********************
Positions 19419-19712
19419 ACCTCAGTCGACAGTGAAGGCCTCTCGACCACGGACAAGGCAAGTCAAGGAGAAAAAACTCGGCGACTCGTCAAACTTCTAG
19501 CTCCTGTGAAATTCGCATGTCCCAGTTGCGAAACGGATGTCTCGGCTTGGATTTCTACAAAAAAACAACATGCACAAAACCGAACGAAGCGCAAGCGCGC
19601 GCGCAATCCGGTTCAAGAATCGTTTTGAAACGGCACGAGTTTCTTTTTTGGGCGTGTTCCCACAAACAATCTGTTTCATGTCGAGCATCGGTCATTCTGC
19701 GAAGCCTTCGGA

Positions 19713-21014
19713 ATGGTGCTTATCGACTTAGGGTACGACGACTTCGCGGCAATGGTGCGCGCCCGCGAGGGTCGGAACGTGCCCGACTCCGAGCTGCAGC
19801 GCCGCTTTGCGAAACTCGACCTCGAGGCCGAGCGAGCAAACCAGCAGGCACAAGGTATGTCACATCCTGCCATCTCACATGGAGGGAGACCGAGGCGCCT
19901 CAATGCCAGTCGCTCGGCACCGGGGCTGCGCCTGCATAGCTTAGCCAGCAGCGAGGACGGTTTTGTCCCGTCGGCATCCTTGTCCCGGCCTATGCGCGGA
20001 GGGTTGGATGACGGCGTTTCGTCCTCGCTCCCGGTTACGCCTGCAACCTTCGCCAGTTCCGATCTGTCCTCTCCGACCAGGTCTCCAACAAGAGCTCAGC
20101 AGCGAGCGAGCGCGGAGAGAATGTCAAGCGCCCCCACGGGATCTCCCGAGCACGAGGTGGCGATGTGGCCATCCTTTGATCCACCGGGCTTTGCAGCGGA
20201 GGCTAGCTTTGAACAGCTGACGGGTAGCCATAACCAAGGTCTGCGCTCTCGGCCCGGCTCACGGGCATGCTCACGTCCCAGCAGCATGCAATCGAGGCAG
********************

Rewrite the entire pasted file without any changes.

Positions 19419-19712
19419 ACCTCAGTCGACAGTGAAGGCCTCTCGACCACGGACAAGGCAAGTCAAGGAGAAAAAACTCGGCGACTCGTCAAACTTCTAG
19501 CTCCTGTGAAATTCGCATGTCCCAGTTGCGAAACGGATGTCTCGGCTTGGATTTCTACAAAAAAACAACATGCACAAAACCGAACGAAGCGCAAGCGCGC
19601 GCGCAATCCGGTTCAAGAATCGTTTTGAAACGGCACGAGTTTCTTTTTTGGGCGTGTTCCCACAAACAATCTGTTTCATGTCGAGCATCGGTCATTCTGC
19701 GAAGCCTTCGGA

Positions 19713-21014
19713 ATGGTGCTTATCGACTTAGGGTACGACGACTTCGCGGCAATGGTGCGCGCCCGCGAGGGTCGGAACGTGCCCGACTCCGAGCTGCAGC
19801 GCCGCTTTGCGAAACTCGACCTCGAGGCCGAGCGAGCAAACCAGCAGGCACAAGGTATGTCACATCCTGCCATCTCACATGGAGGGAGACCGAGGCGCCT
19901 CAATGCCAGTCGCTCGGCACCGGGGCTGCGCCTGCATAGCTTAGCCAGCAGCGAGGACGGTTTTGTCCCGTCGGCATCCTTGTCCCGGCCTATGCGCGGA
20001 GGGTTGGATGACGGCGTTTCGTCCTCGCTCCCGGTTACGCCTGCAACCTTCGCCAGTTCCGATCTGTCCTCTCCGACCAGGTCTCCAACAAGAGCTCAGC
20101 AGCGAGCGAGCGCGGAGAGAATGTCAAGCGCCCCCACGGGATCTCCCGAGCACGAGGTGGCGATGTGGCCATCCTTTGATCCACCGGGCTTTGCAGCGGA
20201 GGCTAGCTTTGAACAGCTGACGGGTAGCCATAACCAAGGTCTGCGCTCTCGGCCCGGCTCACGGGCATGCTCACGTCCCAGCAGCATGCAATCGAGGCAG